The last component of a pivot table is the aggregating function. This determines how the aggregating columns get aggregated. Here, we used the mean function.

The syntax used to produce the pivot table above is as follows:

df.pivot_table(rows='race', columns='gender', values='salary', aggfunc='mean')

rows and columns will be assigned the grouping columns. values will be assigned the aggregating column and aggfunc will be assigned the aggregating function. All four parameters will be strings. Since aggfunc is a string, you will need to use the builtin getattr function to get the correct numpy function.

There are several approaches that you can take to implement this. One approach involves using a dictionary to store the unique combinations of the grouping columns as the keys and a list to store the values of the aggregative column. You could iterate over every single row and then use a two-item tuple to hold the values of the two grouping columns. A defaultdict from the collections module can help make this easier. Your dictionary would look something like this after you have iterated through the data.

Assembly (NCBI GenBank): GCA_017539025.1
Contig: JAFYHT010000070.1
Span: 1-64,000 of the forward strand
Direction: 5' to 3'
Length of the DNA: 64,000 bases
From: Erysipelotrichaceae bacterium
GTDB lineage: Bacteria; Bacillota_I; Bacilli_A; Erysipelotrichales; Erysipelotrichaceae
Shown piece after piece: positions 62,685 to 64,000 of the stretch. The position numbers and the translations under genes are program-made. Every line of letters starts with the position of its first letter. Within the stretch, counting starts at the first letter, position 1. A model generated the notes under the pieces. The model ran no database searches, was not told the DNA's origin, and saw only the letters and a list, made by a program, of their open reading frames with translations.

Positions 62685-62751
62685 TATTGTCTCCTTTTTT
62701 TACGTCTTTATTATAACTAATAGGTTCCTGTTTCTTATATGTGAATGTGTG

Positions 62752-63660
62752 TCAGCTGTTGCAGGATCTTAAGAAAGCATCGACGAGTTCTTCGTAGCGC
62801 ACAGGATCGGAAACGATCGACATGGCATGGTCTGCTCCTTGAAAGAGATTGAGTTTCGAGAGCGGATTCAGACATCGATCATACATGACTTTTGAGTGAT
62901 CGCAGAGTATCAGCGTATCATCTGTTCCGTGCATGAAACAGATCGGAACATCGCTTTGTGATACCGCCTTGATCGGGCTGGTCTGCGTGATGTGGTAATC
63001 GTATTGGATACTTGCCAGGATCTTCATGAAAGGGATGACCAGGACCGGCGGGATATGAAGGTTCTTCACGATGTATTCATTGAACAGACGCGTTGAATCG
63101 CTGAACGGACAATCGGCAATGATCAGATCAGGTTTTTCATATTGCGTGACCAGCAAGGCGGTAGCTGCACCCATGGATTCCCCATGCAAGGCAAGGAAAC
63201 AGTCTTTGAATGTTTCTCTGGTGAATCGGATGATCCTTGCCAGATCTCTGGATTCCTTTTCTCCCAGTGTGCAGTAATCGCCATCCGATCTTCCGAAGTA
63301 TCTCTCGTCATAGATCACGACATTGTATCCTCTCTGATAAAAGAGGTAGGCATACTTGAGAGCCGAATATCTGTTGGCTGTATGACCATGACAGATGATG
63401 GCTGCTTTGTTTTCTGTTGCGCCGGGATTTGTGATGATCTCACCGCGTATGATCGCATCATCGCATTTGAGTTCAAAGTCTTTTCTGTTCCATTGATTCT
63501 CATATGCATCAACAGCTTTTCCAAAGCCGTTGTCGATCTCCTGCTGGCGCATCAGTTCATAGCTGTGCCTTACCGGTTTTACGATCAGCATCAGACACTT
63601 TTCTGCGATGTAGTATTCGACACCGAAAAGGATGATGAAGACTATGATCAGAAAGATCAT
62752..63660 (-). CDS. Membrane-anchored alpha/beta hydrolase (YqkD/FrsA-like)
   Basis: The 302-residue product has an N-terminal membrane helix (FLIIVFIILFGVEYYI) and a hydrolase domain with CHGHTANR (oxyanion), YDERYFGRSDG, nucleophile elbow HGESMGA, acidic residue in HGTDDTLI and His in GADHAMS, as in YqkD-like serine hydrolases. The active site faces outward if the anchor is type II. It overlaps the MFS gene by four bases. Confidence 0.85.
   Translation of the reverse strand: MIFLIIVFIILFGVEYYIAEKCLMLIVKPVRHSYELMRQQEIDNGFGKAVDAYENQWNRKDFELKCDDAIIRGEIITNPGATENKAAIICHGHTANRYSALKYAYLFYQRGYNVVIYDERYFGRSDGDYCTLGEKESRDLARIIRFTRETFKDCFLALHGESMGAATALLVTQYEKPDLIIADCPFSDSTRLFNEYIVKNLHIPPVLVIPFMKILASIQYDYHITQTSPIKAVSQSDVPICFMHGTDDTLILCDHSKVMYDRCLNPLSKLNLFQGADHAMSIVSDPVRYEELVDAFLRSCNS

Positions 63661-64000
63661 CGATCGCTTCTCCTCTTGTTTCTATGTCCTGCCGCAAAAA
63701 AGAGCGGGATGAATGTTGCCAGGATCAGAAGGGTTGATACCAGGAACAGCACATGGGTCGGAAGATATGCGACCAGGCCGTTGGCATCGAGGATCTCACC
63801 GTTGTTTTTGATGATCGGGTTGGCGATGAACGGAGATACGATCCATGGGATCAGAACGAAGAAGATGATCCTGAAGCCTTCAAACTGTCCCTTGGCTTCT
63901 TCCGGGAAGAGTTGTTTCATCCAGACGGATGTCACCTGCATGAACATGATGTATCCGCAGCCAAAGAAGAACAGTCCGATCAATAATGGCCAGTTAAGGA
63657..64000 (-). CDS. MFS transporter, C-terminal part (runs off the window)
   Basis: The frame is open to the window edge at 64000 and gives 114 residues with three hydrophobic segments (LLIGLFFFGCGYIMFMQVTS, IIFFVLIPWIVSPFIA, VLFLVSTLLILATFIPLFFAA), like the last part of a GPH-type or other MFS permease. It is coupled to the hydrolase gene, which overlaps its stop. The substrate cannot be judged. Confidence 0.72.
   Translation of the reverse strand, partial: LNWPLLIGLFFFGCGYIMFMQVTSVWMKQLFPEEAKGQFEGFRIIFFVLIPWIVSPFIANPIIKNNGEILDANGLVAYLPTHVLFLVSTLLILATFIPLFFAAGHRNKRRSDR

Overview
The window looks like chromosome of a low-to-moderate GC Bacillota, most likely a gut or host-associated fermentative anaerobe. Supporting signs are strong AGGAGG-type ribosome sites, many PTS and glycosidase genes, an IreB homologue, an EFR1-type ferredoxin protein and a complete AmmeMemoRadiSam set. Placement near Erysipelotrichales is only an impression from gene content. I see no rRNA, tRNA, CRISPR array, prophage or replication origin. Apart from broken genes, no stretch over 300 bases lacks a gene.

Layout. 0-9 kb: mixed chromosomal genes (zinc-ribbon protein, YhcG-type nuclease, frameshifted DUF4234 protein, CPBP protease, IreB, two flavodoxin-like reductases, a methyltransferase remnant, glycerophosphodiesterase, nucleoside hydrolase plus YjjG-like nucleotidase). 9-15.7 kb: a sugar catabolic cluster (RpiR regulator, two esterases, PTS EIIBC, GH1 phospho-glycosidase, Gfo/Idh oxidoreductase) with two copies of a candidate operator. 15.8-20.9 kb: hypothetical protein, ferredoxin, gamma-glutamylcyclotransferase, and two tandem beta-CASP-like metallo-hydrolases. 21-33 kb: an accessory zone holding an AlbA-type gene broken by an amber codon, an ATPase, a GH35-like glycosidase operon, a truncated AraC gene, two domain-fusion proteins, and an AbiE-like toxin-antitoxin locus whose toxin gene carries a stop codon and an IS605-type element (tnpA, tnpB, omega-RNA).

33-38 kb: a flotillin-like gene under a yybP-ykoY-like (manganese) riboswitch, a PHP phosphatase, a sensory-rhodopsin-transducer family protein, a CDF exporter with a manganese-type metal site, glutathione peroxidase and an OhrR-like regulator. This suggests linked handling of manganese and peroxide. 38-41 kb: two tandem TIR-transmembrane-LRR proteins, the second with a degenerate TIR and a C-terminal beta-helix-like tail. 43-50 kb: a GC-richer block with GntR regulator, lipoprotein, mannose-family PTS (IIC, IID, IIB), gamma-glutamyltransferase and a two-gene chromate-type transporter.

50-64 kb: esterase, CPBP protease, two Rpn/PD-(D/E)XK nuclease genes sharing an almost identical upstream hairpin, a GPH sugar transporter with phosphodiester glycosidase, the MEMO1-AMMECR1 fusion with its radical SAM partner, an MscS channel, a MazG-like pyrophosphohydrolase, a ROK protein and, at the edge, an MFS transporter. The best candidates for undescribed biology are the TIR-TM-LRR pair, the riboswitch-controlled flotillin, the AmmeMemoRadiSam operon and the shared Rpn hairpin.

{('black', 'male'): [50000, 90000, 40000],
 ('black', 'female'): [100000, 40000, 30000]}

Once you have mapped the groups to their respective values, you would need to iterate through this dictionary and apply the aggregation function to the values. Create a new dictionary for this.

From here, you need to figure out how to turn this dictionary into the final DataFrame. You have all the values, you just need to create a dictionary of columns mapped to values. Use the first column as the unique values of the rows column.

Other features:

  • Return a DataFrame that has the rows and columns sorted